rach:

Important emo intro to Gatsby, 1934.

He was just 44 years old.

And now, my favorite lines from Gatsby.

I began to like New York, the racy, adventurous feel of it at night, and the satisfaction that the constant flicker of men and women and machines gives to the restless eye. I liked to walk up Fifth Avenue and pick out romantic women from the crowd and imagine that in a few minutes I was going to enter into their lives, and no one would ever know or disapprove. Sometimes, in my mind, I followed them to their apartments on the corners of hidden streets, and they turned and smiled back at me before they faded through a door into warm darkness. At the enchanted metropolitan twilight I felt a haunting loneliness sometimes, and felt it in others — poor young clerks who loitered in front of windows waiting until it was time for a solitary restaurant dinner — young clerks in the dusk, wasting the most poignant moments of night and life.

Again at eight o’clock, when the dark lanes of the Forties were five deep with throbbing taxi-cabs, bound for the theatre district, I felt a sinking in my heart. Forms leaned together in the taxis as they waited, and voices sang, and there was laughter from unheard jokes, and lighted cigarettes outlined unintelligible 70 gestures inside. Imagining that I, too, was hurrying toward gaiety and sharing their intimate excitement, I wished them well.

The only film Scott ever got a proper credit on — an adaptation of Remarque’s Three Comrades. It isn’t…great.

(Source: rach)

(via Letters of Note)


La Paix, Rodgers’ Forge
Towson, Maryland

August 8, 1933

Dear Pie:

I feel very strongly about you doing duty. Would you give me a little more documentation about your reading in French? I am glad you are happy — but I never believe much in happiness. I never believe in misery either. Those are things you see on the stage or the screen or the printed pages, they never really happen to you in life.

All I believe in in life is the rewards for virtue (according to your talents) and the punishments for not fulfilling your duties, which are doubly costly. If there is such a volume in the camp library, will you ask Mrs. Tyson to let you look up a sonnet of Shakespeare’s in which the line occurs “Lillies that fester smell far worse than weeds.”

Have had no thoughts today, life seems composed of getting up aSaturday Evening Post story. I think of you, and always pleasantly; but if you call me “Pappy” again I am going to take the White Cat out and beat his bottom hard, six times for every time you are impertinent. Do you react to that?

I will arrange the camp bill.

Halfwit, I will conclude.

Things to worry about:

Worry about courage
Worry about Cleanliness
Worry about efficiency
Worry about horsemanship
Worry about…

Things not to worry about:

Don’t worry about popular opinion
Don’t worry about dolls
Don’t worry about the past
Don’t worry about the future
Don’t worry about growing up
Don’t worry about anybody getting ahead of you
Don’t worry about triumph
Don’t worry about failure unless it comes through your own fault
Don’t worry about mosquitoes
Don’t worry about flies
Don’t worry about insects in general
Don’t worry about parents
Don’t worry about boys
Don’t worry about disappointments
Don’t worry about pleasures
Don’t worry about satisfactions

Things to think about: 

What am I really aiming at?
How good am I really in comparison to my contemporaries in regard to:

(a) Scholarship
(b) Do I really understand about people and am I able to get along with them?
(c) Am I trying to make my body a useful instrument or am I neglecting it?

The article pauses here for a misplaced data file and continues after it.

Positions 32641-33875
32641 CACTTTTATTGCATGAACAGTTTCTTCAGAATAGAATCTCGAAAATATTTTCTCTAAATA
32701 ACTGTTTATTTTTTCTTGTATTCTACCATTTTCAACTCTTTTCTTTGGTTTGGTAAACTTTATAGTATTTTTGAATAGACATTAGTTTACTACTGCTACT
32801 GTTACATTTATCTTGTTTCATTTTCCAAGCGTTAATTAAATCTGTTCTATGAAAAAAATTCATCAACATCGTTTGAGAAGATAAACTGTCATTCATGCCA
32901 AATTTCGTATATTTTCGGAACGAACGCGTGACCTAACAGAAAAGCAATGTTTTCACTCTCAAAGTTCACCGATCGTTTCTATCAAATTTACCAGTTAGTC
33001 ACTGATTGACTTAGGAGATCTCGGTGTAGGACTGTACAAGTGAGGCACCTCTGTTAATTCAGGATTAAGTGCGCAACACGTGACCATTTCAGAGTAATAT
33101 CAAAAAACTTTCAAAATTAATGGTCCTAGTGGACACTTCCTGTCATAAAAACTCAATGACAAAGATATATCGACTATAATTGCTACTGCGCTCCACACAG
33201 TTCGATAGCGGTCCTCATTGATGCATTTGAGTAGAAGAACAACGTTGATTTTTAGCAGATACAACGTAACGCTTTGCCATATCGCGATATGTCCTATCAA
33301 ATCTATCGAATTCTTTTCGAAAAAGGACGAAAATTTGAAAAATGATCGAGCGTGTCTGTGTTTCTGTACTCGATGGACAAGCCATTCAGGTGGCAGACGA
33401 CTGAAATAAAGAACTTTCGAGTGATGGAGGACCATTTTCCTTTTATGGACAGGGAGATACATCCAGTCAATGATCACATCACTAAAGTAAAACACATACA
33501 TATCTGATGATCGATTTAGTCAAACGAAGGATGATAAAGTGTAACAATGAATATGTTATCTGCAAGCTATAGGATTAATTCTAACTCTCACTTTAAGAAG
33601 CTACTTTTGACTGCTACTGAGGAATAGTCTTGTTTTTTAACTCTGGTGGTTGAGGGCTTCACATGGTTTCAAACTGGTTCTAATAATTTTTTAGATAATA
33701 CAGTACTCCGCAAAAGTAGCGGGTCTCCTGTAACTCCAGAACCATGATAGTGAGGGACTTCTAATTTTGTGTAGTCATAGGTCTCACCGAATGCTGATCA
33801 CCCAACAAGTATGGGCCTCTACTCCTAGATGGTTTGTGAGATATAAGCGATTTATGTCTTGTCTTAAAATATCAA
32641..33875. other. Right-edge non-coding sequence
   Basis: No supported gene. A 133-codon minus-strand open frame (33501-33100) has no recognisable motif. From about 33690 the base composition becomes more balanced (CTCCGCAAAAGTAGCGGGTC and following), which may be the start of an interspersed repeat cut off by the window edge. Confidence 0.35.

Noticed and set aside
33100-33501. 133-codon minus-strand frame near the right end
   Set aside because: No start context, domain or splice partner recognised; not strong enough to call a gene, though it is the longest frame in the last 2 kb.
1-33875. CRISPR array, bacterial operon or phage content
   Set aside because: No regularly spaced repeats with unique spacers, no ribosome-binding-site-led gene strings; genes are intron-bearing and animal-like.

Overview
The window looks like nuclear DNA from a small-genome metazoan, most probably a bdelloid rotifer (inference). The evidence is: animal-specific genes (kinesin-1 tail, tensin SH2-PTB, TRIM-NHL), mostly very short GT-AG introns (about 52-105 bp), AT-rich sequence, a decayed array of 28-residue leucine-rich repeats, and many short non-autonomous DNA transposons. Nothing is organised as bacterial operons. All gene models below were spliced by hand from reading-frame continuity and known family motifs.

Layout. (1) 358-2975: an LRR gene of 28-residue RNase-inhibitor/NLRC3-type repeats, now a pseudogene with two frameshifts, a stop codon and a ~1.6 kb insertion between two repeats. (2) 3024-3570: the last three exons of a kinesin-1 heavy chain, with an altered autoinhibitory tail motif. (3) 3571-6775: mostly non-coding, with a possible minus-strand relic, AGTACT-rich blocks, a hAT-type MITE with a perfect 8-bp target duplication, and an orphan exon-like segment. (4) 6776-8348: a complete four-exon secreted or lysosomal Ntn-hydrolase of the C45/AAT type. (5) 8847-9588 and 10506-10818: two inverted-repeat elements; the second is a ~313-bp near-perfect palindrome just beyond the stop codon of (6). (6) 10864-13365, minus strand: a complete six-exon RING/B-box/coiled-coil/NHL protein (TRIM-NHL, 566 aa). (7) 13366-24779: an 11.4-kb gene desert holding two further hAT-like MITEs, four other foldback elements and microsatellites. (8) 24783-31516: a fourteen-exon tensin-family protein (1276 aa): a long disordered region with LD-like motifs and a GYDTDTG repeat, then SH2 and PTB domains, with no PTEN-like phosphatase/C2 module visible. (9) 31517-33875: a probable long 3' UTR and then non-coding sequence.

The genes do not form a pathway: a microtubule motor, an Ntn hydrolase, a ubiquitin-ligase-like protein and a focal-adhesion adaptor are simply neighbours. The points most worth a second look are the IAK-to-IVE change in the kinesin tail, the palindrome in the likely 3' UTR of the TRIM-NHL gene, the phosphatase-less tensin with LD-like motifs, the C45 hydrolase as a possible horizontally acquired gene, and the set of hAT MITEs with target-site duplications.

With dearest love,

Daddy

P.S. My come-back to your calling me Pappy is christening you by the word Egg, which implies that you belong to a very rudimentary state of life and that I could break you up and crack you open at my will and I think it would be a word that would hang on if I ever told it to your contemporaries. “Egg Fitzgerald.” How would you like that to go through life with — “Eggie Fitzgerald” or “Bad Egg Fitzgerald” or any form that might occur to fertile minds? Try it once more and I swear to God I will hang it on you and it will be up to you to shake it off. Why borrow trouble?

Love anyhow.

Cocoanut Grove orchestra. 

“He’d talk about books, and I was well-read, which intrigued him, because a lot of the secretaries were not well-read. There were other functions for them at the time and I wasn’t that kind of girl.”
Frances Kroll Ring, Fitzgerald’s last secretary, LA Times, 2009.

"Greta must be a very busy lady."

New Gatsby trailer. What do we think?

"I remembered how Scott had come with me in the early summer of 1938 -when I moved into the apartment from my big house at 1530 North Kings Road, high up on the hill almost in a straight line - to buy cheap furniture at Barker Brothers bargain basement. Would the apartment still have the rattan floor covering in the living room; the row of unpainted wood bookcases against the whole of the back wall that he had bought to house all the books I was to read in what I called our ”College of One”; and the record player he had bought with the case for the heavy records -no small disks then - next to the fireplace, for my course in music by the great masters?

I could see him sitting up in bed in my spare room working in longhand on ”The Last Tycoon,” rushing to complete the first draft by February 1941, as he had promised his editor, Maxwell Perkins. His writing desk was a large wooden board that he had brought from his apartment.

I remembered how we would shop in the nearby market on Sunset Boulevard. In ”The Last Tycoon,” Scott has a line about it: ”In the open markets, lemons and grapefruit and green apples slanted a misty glare into the street.” We bought T-bone steaks for 35 cents a pound. We shared the same housekeeper - dinner one night at his apartment, the next at mine.”

From The Room Where Scott Died, New York Times, 1987

Theme by Pixel Union